It is imperative that before going any further I explain, or at the very least outline, what a watershed is: a basin-like landform defined by highpoints and ridgelines that descend into lower elevations and stream valleys. Or, to simplify, a total area of land that drains into a body of water.

Watersheds are defined by Hydrologic Unit Codes (HUCs). Coastal Alabama, for example, is made up of 31 HUC-12s (Hydrological units made of 12-digit codes categorizing these specific areas of land made up of water systems – creeks, rivers, and streams – all feeding into a watershed), or cataloging units which serve as the sub-regions of sub-regions of sub-regions of regions of HUCs. (You can thank the U.S. Geological Survey for this madness.)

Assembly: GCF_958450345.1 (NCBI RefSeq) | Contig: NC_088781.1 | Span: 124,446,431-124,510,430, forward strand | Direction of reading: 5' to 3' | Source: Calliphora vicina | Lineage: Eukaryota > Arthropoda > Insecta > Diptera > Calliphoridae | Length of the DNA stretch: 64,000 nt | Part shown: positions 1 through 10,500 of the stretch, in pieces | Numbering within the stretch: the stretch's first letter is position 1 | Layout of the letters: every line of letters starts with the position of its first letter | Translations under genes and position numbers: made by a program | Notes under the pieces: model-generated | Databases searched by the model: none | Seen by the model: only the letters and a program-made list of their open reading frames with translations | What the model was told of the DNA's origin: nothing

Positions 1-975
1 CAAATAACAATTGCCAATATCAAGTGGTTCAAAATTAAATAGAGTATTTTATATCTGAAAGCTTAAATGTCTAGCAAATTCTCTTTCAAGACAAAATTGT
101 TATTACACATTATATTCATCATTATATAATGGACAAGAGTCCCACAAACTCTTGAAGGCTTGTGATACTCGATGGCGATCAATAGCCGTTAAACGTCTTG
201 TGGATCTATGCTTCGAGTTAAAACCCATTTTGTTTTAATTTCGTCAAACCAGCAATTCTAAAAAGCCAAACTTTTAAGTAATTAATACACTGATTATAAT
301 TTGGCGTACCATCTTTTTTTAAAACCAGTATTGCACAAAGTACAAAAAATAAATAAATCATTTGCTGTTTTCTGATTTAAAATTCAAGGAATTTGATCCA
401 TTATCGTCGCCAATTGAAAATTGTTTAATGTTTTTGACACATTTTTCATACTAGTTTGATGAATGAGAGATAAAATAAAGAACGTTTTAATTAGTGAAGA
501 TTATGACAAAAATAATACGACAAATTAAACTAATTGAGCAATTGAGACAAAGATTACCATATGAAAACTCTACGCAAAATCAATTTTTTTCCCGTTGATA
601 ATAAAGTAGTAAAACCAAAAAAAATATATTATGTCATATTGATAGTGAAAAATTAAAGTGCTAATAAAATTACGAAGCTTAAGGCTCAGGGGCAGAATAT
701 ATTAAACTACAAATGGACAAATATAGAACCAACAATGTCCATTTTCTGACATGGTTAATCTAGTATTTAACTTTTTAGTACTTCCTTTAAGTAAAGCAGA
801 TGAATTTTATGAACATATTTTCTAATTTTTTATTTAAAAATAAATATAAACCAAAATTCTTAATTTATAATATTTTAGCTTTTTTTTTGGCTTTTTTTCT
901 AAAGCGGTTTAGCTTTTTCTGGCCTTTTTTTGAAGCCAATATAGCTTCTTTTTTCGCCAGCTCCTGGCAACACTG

The Mobile Bay Watershed, which covers two-thirds of Alabama land area and portions of bordering states (Georgia, Mississippi, and Tennessee), is the 6th largest Watershed in America by area covered (42,662 square miles) and the 4th largest Watershed in America by water flow volume (62,000 cubic feet per second). That’s 28,000,000 acres covered and 460,000 gallons of water produced a second. Those water systems that make up those confusing Hydrological units mentioned earlier, all flow through, into, and out of the Mobile Bay, ultimately producing 15% to 20% of the nation’s freshwater.

So where does the national estuary program and their watershed management project fit into this?